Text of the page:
Greene official refutes charges

Published 12:00 am Tuesday, October 25, 2005

EUTAW-Since talks of a landfill in West Greene have come tempers and accusations have flared. Monday, Commission Chairman Chip Beeker responded to some of the criticism the commission has encountered.

Beeker said no one on the commission is trying to secure a landfill. He said they are simply listening to the company and the public to see what is best for the county.

“We don’t want to be pro or con,” Beeker said. “A public hearing will be held for everyone to hear both sides. We want everyone to hear from both sides because if you only hear from one side it ends in a fight.”

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Some have accused the commission of trying to secure the landfill without properly informing the public. Beeker said they have followed the lawful processes and planned to let everyone have a voice at their public hearing.

“The public process has been clearly followed,” Beeker said. “The statements that this has not been a public process are a lie. We have put it in local papers that there would be a public meeting.”

Beeker said there is a misconception that the commission can single handedly making the landfill happen. He said there were several agencies that would have a say before any final decision was made.

“We don’t have the authority to make it a reality,” Beeker said. “ADEM has to license them and that hasn’t been done yet.”

Beeker said he would listen closely to both sides and weigh the benefits and problems closely.

“I’m not for the landfill,” Beeker said. “I am not opposed to the landfill. I am neutral and waiting to hear the pros and cons. I am in favor of more revenue. I have to be.”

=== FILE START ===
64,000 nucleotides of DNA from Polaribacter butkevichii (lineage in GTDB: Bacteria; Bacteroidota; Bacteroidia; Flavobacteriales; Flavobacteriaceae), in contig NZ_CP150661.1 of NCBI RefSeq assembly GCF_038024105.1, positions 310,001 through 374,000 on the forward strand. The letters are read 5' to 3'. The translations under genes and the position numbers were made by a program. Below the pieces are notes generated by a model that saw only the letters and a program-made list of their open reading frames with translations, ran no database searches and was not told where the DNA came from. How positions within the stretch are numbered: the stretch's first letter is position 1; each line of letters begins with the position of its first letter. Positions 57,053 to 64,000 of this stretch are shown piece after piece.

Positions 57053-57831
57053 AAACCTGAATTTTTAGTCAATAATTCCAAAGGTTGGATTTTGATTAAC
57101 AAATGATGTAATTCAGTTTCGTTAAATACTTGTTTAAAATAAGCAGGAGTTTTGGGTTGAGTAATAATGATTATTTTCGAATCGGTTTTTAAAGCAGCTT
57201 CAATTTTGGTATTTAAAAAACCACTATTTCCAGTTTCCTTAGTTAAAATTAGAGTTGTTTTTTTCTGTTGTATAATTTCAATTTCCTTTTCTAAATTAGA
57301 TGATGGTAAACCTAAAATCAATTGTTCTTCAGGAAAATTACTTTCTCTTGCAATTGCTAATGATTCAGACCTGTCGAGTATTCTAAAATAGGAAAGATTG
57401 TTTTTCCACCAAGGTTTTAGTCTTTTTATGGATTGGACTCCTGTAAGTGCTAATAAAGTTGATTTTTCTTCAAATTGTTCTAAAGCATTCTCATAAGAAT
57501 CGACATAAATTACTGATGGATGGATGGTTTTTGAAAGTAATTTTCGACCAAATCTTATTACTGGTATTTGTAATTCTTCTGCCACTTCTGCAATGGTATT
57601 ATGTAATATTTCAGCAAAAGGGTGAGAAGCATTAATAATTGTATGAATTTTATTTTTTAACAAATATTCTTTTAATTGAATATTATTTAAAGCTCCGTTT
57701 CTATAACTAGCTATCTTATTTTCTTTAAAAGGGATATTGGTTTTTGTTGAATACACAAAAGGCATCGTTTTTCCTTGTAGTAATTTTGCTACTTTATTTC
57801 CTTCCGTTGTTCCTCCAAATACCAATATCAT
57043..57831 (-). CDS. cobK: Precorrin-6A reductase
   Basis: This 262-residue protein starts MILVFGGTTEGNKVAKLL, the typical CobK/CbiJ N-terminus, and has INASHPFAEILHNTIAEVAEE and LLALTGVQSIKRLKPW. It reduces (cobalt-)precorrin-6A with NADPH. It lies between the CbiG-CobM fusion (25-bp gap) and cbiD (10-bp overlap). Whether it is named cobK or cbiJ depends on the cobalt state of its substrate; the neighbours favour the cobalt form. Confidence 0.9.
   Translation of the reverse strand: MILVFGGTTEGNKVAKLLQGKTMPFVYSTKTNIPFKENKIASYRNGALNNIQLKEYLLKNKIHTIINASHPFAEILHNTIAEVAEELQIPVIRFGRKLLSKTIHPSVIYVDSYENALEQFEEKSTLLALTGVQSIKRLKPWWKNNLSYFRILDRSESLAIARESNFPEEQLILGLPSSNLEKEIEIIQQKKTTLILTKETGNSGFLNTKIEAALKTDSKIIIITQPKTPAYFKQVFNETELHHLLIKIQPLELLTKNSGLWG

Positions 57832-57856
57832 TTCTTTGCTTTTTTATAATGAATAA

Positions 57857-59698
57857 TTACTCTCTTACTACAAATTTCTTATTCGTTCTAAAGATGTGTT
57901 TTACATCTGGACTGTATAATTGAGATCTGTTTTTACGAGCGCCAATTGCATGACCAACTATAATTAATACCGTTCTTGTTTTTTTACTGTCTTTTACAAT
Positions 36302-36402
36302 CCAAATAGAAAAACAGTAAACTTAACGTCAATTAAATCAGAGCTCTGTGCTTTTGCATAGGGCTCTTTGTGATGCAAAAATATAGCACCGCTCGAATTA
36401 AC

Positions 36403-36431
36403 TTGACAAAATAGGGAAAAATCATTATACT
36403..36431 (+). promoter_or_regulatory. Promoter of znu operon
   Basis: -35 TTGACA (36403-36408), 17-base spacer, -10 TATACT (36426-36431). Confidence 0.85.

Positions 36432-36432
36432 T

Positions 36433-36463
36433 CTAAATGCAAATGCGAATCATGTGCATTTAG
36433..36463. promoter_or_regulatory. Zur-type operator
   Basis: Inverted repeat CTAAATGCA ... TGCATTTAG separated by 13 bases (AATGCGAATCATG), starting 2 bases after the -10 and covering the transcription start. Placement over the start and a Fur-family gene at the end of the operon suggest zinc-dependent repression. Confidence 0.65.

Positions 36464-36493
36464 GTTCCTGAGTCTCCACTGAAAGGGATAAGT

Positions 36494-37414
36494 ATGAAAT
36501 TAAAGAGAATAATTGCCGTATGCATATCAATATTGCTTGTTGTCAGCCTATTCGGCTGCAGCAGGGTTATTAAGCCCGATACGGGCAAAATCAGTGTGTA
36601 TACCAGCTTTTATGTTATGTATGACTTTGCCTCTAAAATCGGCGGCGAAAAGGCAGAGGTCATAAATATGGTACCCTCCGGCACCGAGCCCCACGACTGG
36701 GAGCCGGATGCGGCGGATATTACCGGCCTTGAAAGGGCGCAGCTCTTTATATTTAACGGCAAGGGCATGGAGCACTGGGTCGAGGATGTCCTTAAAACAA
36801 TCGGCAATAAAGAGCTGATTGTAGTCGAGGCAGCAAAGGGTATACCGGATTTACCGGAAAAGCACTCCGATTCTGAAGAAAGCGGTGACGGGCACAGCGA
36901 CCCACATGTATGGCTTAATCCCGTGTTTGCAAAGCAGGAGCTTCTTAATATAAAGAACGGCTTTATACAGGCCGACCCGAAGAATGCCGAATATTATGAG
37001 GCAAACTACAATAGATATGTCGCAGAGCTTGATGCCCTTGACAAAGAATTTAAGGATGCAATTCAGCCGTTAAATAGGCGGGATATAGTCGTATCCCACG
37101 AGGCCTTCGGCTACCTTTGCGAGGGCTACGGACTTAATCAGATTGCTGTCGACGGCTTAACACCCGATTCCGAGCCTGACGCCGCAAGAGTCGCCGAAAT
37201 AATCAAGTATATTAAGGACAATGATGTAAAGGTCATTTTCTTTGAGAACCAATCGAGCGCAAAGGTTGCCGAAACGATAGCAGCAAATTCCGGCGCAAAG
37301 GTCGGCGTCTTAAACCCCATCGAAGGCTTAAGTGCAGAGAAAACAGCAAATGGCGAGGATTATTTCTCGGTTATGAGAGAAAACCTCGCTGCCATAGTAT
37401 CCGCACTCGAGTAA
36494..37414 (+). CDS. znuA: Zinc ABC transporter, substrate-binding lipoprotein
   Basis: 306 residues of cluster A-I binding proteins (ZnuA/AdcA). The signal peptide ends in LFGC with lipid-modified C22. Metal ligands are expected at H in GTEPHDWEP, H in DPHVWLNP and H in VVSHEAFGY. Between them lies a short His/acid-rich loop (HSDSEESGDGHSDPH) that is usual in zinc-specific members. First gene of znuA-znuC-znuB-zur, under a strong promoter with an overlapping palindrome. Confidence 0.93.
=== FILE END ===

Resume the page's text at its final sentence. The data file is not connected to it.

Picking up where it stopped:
If the landfill were to come to Greene County Beeker said the county would receive an estimated $300,000 to $500,000 per year. However, he said he would have to see these numbers in writing.

If the numbers were accurate the revenue would be a huge boost to the local economy. Beeker said the county was bankrupt in 1996 and has yet to fully recover.

During that time county general fund employees had their hours cut to 35 per week, which has cost the county in terms of grant money. Beeker said at one time the county was forced to send $700,000 back to the state because they were not able to spend the money to get projects done because of a lack of manpower due to hourly cutbacks. The money was only available to be used for road and bridge projects and had to be spent in a certain time period.

Beeker added no businesses are coming to town and six to eight have closed downtown in the last year. He said several sit on the brink every year. Beeker said something needs to be done to generate revenue for the county so workers would make a decent living.

“Our economy is shrinking,” Beeker said. “Our employees need things. They need to be able to buy $3 gas, shoes for school and groceries. All of those things are going up.”

Race has also become an issue for those opposed to the landfill. Some have accused the county of proposing a landfill on land owned by poor black citizens. However, Beeker said this was not the case.

“Landfills in Tuscaloosa and Meridian had several homes around them,” Beeker said. “The proposed site for the Greene County landfill has only two houses within one mile and 10 to 15 within two miles. Eighty percent of the houses are white landowners.”

Beeker said the landfill is not a black versus white issue. He said it is a matter of looking at what was best for the county as a whole.

“I took an oath to serve everyone,” Beeker said. “I took an oath to serve the large landowners as well as the people making minimum wage. I took an oath to serve everyone.”

Beeker said they plan to continue to research the subject closely before their November meeting.